Each year I put out requests for donations for the National Parkinson’s Foundation of Western New York and each year the majority of you have responded generously. I know there are many worthy charities that make requests of you this time of year. Perhaps you have connections with one or another of them. We understand that, like us, you have limited funds. What makes this charity any different? The statistics show that every one of you has a relative or know someone that has Parkinson’s disease, a friend, a co-worker, a relative, a classmate - me. Last February, I decided, with the input from my doctors to have two sets of electrodes installed in my brain. Deep Brain Stimulation (DBS) is a surgical therapy for Parkinson’s disease (PD) whereby four electrical contacts are implanted in specific areas of the brain. Leads are then attached by an extension wire to a battery operated neurostimulator. The DBS leads deliver a constant stream of current to the brain to block abnormal nerve signals which can lessen tremor, rigidity, slowed movement and dyskinesia (a side effect of PD medication). For some, it can improve walking. While DBS is a treatment for PD; it does not cure PD nor does it stop the progression of PD.
As many as one million Americans currently live with Parkinson's disease, which is more than the combined number of people diagnosed with multiple sclerosis, muscular dystrophy and Lou Gehrig's disease.
Famous people who have announced that they have or had PD include: Michael J. Fox, Muhammad Ali, James "Scotty" Doohan (Star Trek), Jim "Mr. Magoo" Backus (Gilligan’s Island), Mao Zedong (Communist Leader in China), Govenor George Wallace (D-Alabama), Vincent Price (Actor), Pope Saint John Paul II, Janet Reno, Michael Richard "Rich" Clifford (US Astronaut- 1st PWP in Space), Linda Ronstadt, Johnny Cash, Estelle Getty (Golden Girls), Billy Graham (TV Evangelist), Charles Schultz (Creator of Peanuts comic strip), Bob Hoskins (Who Framed Roger Rabbit, Hook, etc.))
The average age of someone being diagnosed with Parkinson’s is 60 years old. My generation is due to hit that sweet spot in the next few years. Think about this, your friends and classmates are going to be in that next set of statistics. Those of us that have already been diagnosed are the canaries in the coal mine. The time between the observation of symptoms and diagnosis can be 10 to 20 years. I lost my sense of smell, a common first symptom at age 25. That was 29 years ago. We cannot tell that for certain because, to-date there is no definitive test for Parkinson’s disease. Figure into this that it takes 15 to 20 years for the FDA to approve a new medication, we are looking at age 85 before a cure could be available for distribution. This is why there is a push to develop a cure now. We do what we can to raise awareness and raise funds to ensure that the money for the testing and trials keeps pushing forward. There is so much we just don’t know about this disease.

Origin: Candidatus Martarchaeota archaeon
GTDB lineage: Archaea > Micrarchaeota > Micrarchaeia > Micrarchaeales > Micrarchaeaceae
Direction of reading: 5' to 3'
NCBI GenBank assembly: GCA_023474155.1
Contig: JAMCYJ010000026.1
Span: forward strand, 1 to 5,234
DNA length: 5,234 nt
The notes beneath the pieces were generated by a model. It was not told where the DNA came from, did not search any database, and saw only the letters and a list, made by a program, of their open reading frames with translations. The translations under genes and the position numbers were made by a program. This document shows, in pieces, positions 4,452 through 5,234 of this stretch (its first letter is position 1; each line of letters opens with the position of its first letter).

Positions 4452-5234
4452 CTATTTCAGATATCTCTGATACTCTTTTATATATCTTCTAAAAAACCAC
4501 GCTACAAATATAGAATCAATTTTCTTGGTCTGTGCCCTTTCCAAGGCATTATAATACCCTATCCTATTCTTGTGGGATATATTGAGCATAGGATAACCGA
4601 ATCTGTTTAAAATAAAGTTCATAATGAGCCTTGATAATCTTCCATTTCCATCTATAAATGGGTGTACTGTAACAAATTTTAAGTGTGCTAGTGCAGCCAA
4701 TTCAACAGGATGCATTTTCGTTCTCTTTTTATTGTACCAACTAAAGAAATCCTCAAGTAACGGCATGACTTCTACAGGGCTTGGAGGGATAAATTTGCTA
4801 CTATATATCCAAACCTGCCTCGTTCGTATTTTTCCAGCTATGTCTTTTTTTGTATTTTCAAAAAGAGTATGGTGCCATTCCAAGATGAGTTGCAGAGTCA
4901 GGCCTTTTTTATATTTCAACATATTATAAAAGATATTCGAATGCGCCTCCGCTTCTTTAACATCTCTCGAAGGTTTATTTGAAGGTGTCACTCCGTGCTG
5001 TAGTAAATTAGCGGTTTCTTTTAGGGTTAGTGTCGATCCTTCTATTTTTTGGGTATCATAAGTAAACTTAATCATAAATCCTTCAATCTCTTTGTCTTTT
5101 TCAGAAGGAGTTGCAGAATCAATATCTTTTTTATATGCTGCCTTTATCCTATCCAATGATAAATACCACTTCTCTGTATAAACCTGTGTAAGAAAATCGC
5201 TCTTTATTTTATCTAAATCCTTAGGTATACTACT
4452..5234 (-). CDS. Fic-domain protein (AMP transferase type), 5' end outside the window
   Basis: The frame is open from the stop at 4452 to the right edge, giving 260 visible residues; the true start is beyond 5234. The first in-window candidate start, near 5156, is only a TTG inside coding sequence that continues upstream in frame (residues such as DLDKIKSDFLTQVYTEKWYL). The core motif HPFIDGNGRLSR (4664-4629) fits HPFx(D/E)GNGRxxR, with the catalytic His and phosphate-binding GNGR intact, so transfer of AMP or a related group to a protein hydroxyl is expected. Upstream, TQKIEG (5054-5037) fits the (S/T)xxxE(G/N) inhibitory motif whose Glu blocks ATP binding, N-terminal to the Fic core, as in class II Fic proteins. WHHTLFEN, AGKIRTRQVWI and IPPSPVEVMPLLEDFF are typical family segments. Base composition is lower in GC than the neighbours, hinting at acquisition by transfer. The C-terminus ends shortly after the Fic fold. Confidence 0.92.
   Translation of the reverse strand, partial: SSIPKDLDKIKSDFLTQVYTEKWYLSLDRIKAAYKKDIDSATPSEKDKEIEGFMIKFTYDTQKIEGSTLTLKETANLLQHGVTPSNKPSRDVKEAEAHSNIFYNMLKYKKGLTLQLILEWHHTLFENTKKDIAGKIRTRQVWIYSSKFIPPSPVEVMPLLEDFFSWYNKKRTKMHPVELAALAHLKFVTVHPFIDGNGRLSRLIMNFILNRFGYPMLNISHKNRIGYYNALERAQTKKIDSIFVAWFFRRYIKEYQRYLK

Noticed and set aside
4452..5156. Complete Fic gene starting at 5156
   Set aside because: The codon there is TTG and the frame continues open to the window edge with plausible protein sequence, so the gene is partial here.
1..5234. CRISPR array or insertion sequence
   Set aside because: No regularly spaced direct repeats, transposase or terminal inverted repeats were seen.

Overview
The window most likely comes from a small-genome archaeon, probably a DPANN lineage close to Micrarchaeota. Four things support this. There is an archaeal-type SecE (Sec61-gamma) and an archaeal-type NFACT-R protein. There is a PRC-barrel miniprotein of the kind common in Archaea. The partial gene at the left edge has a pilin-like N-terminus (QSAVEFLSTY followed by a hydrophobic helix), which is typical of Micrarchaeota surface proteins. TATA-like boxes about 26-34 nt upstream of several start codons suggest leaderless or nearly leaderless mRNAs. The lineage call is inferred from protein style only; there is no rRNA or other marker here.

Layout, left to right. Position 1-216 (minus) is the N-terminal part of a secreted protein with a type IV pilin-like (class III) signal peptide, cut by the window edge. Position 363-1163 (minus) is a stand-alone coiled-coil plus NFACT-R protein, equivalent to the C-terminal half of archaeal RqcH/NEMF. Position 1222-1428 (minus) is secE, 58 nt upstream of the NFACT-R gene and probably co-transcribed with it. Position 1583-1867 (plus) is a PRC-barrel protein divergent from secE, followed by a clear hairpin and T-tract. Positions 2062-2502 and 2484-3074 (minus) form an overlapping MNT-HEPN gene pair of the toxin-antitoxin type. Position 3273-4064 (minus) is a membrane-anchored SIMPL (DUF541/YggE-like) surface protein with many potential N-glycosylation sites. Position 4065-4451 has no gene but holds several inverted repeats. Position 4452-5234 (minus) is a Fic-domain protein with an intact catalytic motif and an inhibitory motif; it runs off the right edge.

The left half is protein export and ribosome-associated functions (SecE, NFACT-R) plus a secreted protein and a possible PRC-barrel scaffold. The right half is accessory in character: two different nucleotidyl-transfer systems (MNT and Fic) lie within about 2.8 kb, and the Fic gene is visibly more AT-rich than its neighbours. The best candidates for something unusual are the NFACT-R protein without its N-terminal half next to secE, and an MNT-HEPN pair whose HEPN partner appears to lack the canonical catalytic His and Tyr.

I am not asking for a hundreds of dollars. Consider contributing $20.00 to $50.00 as annual pledge. A large group contributing $20 to $50 annually will quickly outpace a large donor giving $500 given once. Don’t worry about forgetting, I’ll be happy to send reminders. You can also donate by credit card through the donation site www.movingdaybuffalo.org you can donate to a specific walker (David Wolf), a team (Wolfpack – Buffalo), or our Chapter (NPFWNY).
Charity Navigator (http://www.charitynavigator.org/ ) a national non-profit charity rating service rated the National Parkinson Foundation with a score of 75.2% (Percent of the charity’s budget spent on the programs and services it delivers).
Thanks for your attention and consideration. You can keep up with our efforts and activities at www.npfwny.org
when the void of total darkness
is pierced by but one single ray of light